She laughed, but it was edged with something frantic. “Hardly.”

He pursed his lips, then suddenly reached into his coat, retrieving a pen. She waited, puzzled, as he opened her journal to a page near the end, writing quickly. He paused, looked up at her once, then closed it gently before handing it over.

She watched him walk away, around the corner, before hurriedly leafing through the book. His neat, angled script covered an entire page:

The greatest pleasure in life is doing what people say you cannot do.

She hesitated only a moment, then spun on her heels and ran around the corner, colliding soundly with the same lean figure she’d crashed into only minutes before. He caught her by the arms and held her tight. “You changed your mind.”

She smiled until she dimpled, her cheeks high with color, and disentangled herself. “I have to know who said it.”

He laughed–a rich, deep sound. She curled her toes in her boots.

“Perhaps I’ll remember when I’ve a full belly.”

She tucked away her book. “I know a fabulous little trattoria about three blocks from here. Will that do?”

“I count myself in nothing else so happy.”

She narrowed her eyes at him, a smile teasing her lips, and she walked away.

A quick run-step had him beside her, hands thrust in his pockets, shoulder brushing hers.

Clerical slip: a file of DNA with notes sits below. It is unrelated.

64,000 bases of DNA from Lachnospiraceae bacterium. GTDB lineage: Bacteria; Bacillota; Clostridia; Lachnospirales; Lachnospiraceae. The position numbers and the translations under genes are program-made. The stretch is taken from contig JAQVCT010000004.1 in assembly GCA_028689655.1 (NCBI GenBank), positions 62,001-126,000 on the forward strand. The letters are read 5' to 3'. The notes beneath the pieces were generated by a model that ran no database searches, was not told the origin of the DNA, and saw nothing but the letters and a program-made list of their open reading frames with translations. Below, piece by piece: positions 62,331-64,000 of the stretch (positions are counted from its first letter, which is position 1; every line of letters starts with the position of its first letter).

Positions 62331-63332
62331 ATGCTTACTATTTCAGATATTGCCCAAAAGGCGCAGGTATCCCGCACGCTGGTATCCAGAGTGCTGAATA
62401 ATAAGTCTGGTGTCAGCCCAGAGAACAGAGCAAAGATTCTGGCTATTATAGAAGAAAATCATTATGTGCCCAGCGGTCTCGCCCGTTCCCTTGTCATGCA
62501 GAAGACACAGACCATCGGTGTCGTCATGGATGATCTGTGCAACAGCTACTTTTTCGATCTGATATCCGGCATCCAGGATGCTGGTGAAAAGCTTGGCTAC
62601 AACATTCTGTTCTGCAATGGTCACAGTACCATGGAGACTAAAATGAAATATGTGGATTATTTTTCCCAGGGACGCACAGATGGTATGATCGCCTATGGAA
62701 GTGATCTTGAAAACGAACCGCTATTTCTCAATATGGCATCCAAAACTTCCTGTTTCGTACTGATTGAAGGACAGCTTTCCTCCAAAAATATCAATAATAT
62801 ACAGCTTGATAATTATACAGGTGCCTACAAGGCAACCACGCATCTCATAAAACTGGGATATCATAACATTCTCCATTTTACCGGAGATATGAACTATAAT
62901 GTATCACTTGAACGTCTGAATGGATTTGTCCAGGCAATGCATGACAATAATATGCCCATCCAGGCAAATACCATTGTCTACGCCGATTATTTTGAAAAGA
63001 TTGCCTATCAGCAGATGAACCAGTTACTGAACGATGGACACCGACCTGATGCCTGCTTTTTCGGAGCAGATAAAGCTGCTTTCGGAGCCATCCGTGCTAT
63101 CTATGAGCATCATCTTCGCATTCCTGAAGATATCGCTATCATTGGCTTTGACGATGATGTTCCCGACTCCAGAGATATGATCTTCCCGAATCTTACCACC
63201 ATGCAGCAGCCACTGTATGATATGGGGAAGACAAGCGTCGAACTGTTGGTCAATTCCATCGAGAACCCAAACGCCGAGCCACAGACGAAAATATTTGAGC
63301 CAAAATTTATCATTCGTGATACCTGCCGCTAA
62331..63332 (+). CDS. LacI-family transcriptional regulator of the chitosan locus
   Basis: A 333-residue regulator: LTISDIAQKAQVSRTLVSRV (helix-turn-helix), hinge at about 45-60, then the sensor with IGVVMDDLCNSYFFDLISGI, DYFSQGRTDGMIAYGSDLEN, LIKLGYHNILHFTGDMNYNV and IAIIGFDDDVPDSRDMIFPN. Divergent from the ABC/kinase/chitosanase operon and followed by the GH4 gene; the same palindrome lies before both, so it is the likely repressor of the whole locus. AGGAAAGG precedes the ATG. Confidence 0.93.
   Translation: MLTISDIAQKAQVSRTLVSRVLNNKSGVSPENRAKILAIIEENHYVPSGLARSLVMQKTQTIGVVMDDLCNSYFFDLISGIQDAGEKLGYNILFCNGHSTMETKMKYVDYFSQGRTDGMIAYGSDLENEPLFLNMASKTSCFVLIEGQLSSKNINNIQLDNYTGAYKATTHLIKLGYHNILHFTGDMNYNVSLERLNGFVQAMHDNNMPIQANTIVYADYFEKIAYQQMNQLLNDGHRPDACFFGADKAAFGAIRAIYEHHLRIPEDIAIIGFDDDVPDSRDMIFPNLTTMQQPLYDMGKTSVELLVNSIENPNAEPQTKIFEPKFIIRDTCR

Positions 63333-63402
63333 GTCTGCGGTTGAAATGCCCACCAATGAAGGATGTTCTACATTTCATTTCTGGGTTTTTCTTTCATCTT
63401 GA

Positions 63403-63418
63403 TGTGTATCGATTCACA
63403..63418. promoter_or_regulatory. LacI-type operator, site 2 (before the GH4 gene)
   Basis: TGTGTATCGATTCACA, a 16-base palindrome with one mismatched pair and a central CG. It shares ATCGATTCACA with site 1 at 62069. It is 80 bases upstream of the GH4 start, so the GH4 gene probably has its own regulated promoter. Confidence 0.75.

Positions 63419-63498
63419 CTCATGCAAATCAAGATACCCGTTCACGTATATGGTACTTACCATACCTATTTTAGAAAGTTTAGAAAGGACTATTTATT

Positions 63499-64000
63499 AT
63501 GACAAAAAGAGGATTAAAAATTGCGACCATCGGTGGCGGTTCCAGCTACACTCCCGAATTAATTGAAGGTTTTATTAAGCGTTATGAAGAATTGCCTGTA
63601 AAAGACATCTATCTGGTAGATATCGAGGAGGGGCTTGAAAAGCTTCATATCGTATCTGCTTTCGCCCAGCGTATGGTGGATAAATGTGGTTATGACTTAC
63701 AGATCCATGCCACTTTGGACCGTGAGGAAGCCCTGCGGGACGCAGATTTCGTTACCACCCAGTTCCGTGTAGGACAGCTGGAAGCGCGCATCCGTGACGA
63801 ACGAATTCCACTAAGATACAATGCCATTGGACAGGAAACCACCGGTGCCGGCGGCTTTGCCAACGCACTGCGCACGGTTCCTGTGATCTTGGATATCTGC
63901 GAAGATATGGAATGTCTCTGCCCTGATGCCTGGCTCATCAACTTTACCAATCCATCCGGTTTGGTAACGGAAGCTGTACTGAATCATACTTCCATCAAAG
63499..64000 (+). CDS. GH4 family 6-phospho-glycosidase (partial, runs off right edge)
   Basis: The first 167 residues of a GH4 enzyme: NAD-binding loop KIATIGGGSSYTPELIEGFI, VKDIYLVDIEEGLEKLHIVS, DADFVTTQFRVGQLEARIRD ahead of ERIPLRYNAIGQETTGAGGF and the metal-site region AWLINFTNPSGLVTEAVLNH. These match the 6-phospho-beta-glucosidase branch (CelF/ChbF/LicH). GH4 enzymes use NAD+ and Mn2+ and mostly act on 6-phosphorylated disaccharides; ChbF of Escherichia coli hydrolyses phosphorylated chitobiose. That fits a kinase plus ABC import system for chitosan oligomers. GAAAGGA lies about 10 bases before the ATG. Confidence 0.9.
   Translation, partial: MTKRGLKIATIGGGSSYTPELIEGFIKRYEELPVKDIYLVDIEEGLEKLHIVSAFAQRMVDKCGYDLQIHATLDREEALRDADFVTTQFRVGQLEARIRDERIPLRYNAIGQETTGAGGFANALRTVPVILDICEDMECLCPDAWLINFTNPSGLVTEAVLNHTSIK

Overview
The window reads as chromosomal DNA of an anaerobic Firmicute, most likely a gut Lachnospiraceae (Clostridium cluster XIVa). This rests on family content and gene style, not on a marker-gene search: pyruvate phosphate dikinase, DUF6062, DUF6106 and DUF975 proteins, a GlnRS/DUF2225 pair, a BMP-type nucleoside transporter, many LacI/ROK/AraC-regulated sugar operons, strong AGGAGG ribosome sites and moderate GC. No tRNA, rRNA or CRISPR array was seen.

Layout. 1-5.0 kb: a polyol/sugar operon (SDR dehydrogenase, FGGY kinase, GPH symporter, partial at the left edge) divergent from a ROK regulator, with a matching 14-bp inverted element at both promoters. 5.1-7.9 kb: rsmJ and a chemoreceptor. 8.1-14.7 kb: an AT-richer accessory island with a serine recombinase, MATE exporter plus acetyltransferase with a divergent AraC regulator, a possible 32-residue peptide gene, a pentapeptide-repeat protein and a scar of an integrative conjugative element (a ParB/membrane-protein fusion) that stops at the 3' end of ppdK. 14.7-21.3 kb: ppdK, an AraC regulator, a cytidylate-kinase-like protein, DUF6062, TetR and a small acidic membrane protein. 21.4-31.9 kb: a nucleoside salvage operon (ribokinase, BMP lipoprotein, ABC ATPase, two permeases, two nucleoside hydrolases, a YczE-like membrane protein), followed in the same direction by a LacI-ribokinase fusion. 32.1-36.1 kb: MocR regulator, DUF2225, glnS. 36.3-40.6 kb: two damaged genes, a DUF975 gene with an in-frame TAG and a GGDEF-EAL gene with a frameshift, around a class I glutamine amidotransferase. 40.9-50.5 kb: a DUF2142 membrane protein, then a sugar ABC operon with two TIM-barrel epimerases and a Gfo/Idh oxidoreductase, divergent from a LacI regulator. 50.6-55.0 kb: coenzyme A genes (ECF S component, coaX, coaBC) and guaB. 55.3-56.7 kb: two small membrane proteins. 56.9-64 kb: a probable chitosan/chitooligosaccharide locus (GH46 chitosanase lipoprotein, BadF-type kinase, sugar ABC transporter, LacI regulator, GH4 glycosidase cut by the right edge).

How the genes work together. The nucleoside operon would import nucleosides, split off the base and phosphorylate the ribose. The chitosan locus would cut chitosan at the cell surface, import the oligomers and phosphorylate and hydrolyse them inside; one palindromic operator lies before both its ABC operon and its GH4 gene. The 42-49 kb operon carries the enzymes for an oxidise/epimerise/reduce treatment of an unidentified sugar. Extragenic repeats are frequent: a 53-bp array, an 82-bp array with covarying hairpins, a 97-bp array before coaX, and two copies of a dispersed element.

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Newtown shooting

Published December 15, 2012 by Kim

My family and I live hundreds of miles from Connecticut–even so, when the story broke, I felt such horror and anger as to come very close to pulling my own son out early from school. The news sickened me, quite literally, to the point of gagging in the bathroom and trying to hold in the tears while I worked. I sat for most of the evening with my little ones on my lap, each taking a turn snuggling up to mommy, knowing something was amiss, but not knowing what.

I cannot express my heartache and rage. Parents who cannot even claim the bodies of their young children, waiting for the investigation to wrap up, evidence be collected, and clearance be given to remove the remains from the classrooms. Parents who made breakfast this morning, bought or packed lunches, checked homework, snagged a quick hug and kiss…

And now there are presents that will never be opened, pictures with Santa that won’t ever be taken, Christmas dresses and suits and ties that will never be worn, milk and cookies that won’t be set out, stockings unfilled, and houses that will fall silent, or will lack that one voice in the mix–the laughter and the fighting and the whining and the questions about everything. All of it stopped. And it won’t come back, not for Christmas or ever again, and I look at my children just one more time, tonight, and my heart physically hurts for these parents, these grandparents, and the siblings and aunts and uncles and cousins and friends (but, oh, especially the parents!). I want to lock my babies away, keep them safe, stand between them and all the world—